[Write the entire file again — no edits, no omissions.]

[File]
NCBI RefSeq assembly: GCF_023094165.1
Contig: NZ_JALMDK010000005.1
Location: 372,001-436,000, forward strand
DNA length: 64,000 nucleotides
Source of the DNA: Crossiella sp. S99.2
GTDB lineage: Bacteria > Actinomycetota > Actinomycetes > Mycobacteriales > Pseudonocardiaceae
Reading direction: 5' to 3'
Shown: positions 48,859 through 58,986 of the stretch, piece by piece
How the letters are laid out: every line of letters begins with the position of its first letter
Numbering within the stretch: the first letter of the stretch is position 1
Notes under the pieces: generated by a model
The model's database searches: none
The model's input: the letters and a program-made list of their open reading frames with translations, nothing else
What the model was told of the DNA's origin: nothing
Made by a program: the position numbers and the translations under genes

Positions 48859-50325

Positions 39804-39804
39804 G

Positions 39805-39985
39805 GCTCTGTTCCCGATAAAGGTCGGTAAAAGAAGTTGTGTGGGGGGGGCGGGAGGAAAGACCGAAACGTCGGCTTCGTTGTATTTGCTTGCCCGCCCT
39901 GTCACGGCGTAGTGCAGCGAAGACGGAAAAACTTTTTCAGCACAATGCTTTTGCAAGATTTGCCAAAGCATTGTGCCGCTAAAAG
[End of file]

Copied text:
NCBI RefSeq assembly: GCF_023094165.1
Contig: NZ_JALMDK010000005.1
Location: 372,001-436,000, forward strand
DNA length: 64,000 nucleotides
Source of the DNA: Crossiella sp. S99.2
GTDB lineage: Bacteria > Actinomycetota > Actinomycetes > Mycobacteriales > Pseudonocardiaceae
Reading direction: 5' to 3'
Shown: positions 48,859 through 58,986 of the stretch, piece by piece
How the letters are laid out: every line of letters begins with the position of its first letter
Numbering within the stretch: the first letter of the stretch is position 1
Notes under the pieces: generated by a model
The model's database searches: none
The model's input: the letters and a program-made list of their open reading frames with translations, nothing else
What the model was told of the DNA's origin: nothing
Made by a program: the position numbers and the translations under genes

Positions 48859-50325

Positions 39804-39804
39804 G

Positions 39805-39985
39805 GCTCTGTTCCCGATAAAGGTCGGTAAAAGAAGTTGTGTGGGGGGGGCGGGAGGAAAGACCGAAACGTCGGCTTCGTTGTATTTGCTTGCCCGCCCT
39901 GTCACGGCGTAGTGCAGCGAAGACGGAAAAACTTTTTCAGCACAATGCTTTTGCAAGATTTGCCAAAGCATTGTGCCGCTAAAAG